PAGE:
Hungarian: Budapest Restaurant

Budapest, a small but flavourful restaurant sits in between The Danforth and Beach Hill in Toronto. It has over five years in business with warm hospitality from its Hungarian owners. Signature dishes include a variety of schnitzels, chicken paprikash, and cabbage rolls that are prepared fresh daily. Take a look at the images here that display the European ambiance and comforting interior. With a 4.5 star rating on Yelp, it is a must-try to devour true Hungarian flavors.

Hallway with traditional decor

Greek: MEZES

Mezes was imagined as an extension of our home, a dining room where select family recipes would be offered to the neighbourhood we lived in, and loved” Mezes Greek Restaurant speaks of their hospitality and experience with Greek food in the heart of Greektown. The Greeks have a part in immigration history right next to other European cultures. With a whole neighbourhood dedicated to the Greek influence on cuisine in Toronto, Mezes brings exactly that to the table–ordering multiple dishes, celebrating variety, and sampling everything. It is about family, culture and tradition. With a 4.5 rating on Tripadvisor as well as a listing of #59 out of 5,511 restaurants in Toronto being a clear traveller’s and local-choice, this place is a must-know.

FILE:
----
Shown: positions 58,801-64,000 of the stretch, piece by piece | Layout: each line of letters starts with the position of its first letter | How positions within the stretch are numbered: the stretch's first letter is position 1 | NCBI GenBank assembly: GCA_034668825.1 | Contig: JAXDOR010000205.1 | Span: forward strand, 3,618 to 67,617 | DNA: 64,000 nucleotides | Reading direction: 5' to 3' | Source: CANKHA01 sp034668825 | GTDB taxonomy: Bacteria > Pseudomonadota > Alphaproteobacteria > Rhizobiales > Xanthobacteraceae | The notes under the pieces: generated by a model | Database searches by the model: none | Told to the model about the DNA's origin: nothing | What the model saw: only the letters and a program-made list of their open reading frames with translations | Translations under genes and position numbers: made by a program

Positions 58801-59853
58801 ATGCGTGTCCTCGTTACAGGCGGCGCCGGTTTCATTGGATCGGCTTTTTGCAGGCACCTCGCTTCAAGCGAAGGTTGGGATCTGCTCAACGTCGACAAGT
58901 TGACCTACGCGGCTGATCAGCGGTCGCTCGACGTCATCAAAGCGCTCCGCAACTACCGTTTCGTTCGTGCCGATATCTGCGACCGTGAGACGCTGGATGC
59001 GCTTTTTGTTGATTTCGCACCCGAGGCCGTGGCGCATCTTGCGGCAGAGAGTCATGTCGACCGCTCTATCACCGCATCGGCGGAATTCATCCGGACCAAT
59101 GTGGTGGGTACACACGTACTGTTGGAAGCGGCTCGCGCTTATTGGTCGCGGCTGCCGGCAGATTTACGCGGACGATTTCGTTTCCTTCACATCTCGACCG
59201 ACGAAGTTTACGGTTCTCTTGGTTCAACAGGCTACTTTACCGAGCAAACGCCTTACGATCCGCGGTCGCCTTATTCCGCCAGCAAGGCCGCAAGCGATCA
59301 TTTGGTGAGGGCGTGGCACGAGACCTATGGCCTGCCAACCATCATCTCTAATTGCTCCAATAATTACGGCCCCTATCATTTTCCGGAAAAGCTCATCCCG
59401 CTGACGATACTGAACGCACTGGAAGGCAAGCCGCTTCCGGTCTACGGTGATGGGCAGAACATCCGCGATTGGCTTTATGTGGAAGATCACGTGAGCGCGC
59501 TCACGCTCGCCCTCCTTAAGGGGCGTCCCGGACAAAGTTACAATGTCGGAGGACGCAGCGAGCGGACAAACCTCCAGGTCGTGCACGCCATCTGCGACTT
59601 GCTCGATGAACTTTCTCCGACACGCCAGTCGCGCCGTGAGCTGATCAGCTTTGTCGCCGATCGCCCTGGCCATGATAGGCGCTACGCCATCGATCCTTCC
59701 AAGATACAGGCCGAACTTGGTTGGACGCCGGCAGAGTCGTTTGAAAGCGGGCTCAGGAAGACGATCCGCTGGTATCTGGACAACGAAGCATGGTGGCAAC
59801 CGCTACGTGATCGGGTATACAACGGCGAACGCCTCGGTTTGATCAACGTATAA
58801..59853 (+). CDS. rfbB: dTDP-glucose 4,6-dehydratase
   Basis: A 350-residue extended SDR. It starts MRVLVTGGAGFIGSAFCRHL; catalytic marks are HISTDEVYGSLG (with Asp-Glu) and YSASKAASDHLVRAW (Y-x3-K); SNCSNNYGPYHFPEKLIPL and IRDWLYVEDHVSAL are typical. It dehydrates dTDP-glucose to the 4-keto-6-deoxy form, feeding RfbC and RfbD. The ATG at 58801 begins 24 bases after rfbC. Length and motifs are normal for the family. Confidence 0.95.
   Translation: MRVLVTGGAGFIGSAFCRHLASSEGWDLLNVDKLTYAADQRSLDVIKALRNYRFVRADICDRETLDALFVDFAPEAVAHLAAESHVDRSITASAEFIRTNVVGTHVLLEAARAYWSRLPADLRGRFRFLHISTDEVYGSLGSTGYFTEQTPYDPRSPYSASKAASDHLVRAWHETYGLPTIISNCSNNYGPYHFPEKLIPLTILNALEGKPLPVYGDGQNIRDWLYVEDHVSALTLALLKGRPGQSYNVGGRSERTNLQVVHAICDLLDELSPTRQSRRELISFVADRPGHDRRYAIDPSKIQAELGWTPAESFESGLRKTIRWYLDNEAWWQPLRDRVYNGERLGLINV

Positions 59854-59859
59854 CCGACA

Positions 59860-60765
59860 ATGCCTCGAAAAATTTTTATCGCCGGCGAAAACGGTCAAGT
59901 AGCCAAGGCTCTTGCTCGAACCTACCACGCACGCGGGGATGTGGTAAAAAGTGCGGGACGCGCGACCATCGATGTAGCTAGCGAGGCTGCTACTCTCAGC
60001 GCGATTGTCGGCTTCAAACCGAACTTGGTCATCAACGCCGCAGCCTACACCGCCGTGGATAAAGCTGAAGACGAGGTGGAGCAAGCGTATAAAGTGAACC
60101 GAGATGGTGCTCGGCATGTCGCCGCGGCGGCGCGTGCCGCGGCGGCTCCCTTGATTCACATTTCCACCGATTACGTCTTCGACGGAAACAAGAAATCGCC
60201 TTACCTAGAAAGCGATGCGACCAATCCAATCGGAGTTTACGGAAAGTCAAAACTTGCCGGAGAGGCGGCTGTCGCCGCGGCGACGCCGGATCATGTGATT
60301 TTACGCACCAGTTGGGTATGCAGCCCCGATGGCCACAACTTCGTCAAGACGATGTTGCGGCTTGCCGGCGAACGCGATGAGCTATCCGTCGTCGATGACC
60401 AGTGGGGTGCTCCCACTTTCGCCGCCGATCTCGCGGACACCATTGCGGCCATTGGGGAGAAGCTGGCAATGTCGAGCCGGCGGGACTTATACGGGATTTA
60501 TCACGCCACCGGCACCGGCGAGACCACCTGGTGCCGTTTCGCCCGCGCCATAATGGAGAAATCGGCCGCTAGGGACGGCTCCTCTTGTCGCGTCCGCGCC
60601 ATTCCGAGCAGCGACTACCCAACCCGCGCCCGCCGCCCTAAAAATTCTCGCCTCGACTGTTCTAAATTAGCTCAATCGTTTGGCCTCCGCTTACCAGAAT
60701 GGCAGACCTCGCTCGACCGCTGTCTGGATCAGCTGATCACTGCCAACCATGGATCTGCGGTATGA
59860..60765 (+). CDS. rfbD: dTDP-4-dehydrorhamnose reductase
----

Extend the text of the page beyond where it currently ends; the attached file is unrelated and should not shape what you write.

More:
Check out classic dishes like their Poikilia platters, vegetarian mezes and dip platters.

Classic example of a table full of traditional dishes to share

Portuguese: Alex Rei dos Leitões

From the heart of Little Portugal comes Alex Rei dos Leitões. This restaurant has been around since 1977 and has been considered the most successful Portuguese restaurant in Little Portugal. Here, you can get Leitão à Bairrada (a delicious roasted piglet), fabulous barbecued chicken and many other delicious traditional and popular Portuguese dishes.They offer take-out, catering or lunch/dinner dine in. Out of the many Mediterranean restaurants in Toronto, Alex Rei dos Leitões has Francisco Bento and Teresa Ferreira joining their parents to create delicious meals. This, as well as bringing in new techniques of the restaurant’s classic dishes is what makes Alex Rei dos Leitões a win.

The store front of Alex Rei dos Leitões

Syrian: Zezafoun

Syrian women used to create dishes using seasonal vegetables and fresh ingredients to perfect their family meals. Zezafoun is a restaurant that focuses on family traditions and cuisine from generations way back. In 2018 Marcelle and her mother, Yolla, started Zez-

Shawarma is a middle eastern favourite, Toronto has no shortage of this dish